Chasing Custer: ballistic relics of the little bighorn make for a lifetime of research.

Author:Venturino, Mike 'Duke'
Position::MONTANA MUSINGS
 
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An impulsive decision can lead to life altering-events. One did for me. In August 1968, my summer job ended with nearly a month left before beginning my first semester attending Marshall University in Huntington, West Virginia. Already an avid student of the "Custer Battle" I bounced an idea off a high school buddy. It was, "Do you want to go with me to Montana so I can see the Custer Battlefield?" [Now politically corrected to Little Bighorn Battlefield.)

My friend didn't know Custer from the Pope and neither of us had been west of the Ohio River but to my surprise he said yes. A few days later we were off in my sister's Volkswagen packed with camping gear. The trip exposed me not only to the state of Montana but to Yellowstone National Park where I worked the next 13 seasons. Since graduating from Marshall, my permanent home has been in Montana, coincidentally only about 150 miles from the famous battlefield.

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Now nearly 50 years later I've been asked by a film crew to do a live fire demonstration of some guns known to have been used at the Little Bighorn those hot June days of 1876. Of course I jumped at the chance. I'll leave the day after this is written. The shooting will be near but not on the battlefield itself.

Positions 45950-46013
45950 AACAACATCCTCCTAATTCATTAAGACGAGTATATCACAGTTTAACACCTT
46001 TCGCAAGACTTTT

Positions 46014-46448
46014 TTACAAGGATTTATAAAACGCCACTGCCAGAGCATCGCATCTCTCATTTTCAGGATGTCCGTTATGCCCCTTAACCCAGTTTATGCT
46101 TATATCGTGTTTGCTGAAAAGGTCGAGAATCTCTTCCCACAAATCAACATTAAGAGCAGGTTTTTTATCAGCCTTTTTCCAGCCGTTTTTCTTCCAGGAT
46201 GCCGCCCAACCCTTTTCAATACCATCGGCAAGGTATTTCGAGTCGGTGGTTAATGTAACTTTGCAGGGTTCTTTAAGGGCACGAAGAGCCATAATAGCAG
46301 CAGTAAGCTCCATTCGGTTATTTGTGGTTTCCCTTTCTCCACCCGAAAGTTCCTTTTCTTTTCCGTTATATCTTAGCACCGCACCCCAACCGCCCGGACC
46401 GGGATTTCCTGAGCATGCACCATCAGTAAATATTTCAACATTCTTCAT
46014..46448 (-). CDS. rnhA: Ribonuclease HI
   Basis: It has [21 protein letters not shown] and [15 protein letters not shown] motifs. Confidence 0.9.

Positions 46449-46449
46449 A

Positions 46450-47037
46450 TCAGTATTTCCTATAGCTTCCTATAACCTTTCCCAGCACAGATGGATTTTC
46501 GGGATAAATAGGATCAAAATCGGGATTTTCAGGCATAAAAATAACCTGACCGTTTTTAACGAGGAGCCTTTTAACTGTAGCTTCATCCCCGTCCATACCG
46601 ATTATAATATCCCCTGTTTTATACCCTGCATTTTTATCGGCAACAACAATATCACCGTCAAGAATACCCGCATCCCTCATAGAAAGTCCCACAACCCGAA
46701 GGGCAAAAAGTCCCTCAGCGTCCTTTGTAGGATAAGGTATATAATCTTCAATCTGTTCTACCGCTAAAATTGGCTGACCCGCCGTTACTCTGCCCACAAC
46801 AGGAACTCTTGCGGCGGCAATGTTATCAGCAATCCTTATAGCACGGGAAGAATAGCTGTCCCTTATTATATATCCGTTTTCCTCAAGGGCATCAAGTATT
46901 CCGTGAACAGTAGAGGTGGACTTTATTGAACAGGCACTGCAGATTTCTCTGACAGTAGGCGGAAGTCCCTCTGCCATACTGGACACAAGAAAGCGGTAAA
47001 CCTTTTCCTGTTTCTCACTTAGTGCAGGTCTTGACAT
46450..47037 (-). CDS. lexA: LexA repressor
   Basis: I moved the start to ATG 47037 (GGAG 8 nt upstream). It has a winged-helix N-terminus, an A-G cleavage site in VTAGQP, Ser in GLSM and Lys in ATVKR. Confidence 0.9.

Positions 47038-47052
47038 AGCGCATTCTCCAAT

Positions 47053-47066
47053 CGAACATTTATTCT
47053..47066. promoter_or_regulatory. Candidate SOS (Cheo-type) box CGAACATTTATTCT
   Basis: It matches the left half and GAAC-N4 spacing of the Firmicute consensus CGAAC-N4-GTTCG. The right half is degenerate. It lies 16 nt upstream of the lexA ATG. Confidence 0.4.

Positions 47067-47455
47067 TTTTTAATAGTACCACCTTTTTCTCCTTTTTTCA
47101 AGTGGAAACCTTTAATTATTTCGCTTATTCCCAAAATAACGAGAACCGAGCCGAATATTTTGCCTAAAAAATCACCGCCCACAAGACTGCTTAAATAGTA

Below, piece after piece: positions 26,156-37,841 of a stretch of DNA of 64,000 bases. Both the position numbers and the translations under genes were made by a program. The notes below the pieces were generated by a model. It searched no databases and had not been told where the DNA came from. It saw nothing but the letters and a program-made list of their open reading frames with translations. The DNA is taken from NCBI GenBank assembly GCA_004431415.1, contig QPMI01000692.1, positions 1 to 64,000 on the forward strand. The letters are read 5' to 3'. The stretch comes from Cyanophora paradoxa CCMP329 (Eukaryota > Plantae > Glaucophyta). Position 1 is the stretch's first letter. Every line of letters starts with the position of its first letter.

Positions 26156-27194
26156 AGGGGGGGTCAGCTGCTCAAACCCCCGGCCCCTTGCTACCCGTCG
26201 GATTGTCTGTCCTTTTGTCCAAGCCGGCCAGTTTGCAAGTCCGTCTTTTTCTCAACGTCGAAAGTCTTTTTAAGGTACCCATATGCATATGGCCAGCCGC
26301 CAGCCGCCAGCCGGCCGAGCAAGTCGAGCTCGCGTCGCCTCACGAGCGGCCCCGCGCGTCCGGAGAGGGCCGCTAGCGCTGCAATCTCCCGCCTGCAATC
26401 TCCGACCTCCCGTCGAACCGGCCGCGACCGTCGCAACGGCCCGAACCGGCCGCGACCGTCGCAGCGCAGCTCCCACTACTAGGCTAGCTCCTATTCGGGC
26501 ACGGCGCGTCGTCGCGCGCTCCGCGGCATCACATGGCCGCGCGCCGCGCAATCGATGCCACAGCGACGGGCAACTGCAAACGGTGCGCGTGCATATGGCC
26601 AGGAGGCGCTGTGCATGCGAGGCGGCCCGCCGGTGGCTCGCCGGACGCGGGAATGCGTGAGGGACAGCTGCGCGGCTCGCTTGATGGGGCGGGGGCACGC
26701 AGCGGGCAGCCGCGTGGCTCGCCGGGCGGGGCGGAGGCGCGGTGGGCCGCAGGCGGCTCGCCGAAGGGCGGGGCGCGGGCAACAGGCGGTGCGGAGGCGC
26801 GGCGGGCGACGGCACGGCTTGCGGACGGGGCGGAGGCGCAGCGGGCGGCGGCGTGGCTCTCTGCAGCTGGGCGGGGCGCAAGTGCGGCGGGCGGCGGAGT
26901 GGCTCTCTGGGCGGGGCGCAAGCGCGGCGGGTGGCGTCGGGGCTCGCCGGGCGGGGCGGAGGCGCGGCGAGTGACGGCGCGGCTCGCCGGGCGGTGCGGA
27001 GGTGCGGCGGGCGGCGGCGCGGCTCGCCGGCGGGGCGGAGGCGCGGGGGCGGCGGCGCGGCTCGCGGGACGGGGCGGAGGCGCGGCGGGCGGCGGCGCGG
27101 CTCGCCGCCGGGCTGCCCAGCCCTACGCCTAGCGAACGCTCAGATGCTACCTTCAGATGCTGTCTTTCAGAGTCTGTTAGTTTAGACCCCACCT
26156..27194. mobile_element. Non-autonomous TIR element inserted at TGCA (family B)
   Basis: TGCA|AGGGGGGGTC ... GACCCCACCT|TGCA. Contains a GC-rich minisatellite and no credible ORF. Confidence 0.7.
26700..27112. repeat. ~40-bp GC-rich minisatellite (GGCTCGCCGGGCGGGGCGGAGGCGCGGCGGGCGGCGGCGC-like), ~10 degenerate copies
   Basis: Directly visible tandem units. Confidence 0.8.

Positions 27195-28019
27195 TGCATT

On June 25, 1876, when the 12 companies of the US 7th Cavalry regiment rode into the valley of the Little Bighorn River every enlisted man had been issued a .45 Colt single action revolver which has gained worldwide prominence as the Colt Single Action Army. One and all they were also carrying .45 caliber Model 1873 carbines, commonly referred to nowadays as "trapdoors" due to their hinged breechblocks. Although both .45 caliber, the revolver used a cartridge of 1.285 inches with a 250-grain bullet over 30 grains of black powder. (Not 40 grains as commonly but mistakenly written.) The carbine load consisted of 55 grains of black powder (not the 70 grains commonly but mistakenly written) in a case 2.10 inches long and topped with a 405-grain bullet.

Actually the Model 1873 carbine had originally been issued ammunition with a 70-grain powder charge but complaints from troops about excessive recoil in the 7-1/2-pound weapon resulted in the reduced carbine loading. From its 22-inch barrel, "trapdoor" carbines delivered about 1,150 fps velocity. From Colt revolver's 7-1/2-inch barrels Government Issue .45 loads hit perhaps 800 fps.

Arickaree Indian scouts accompanying the 7th had "3-band" .50-70...

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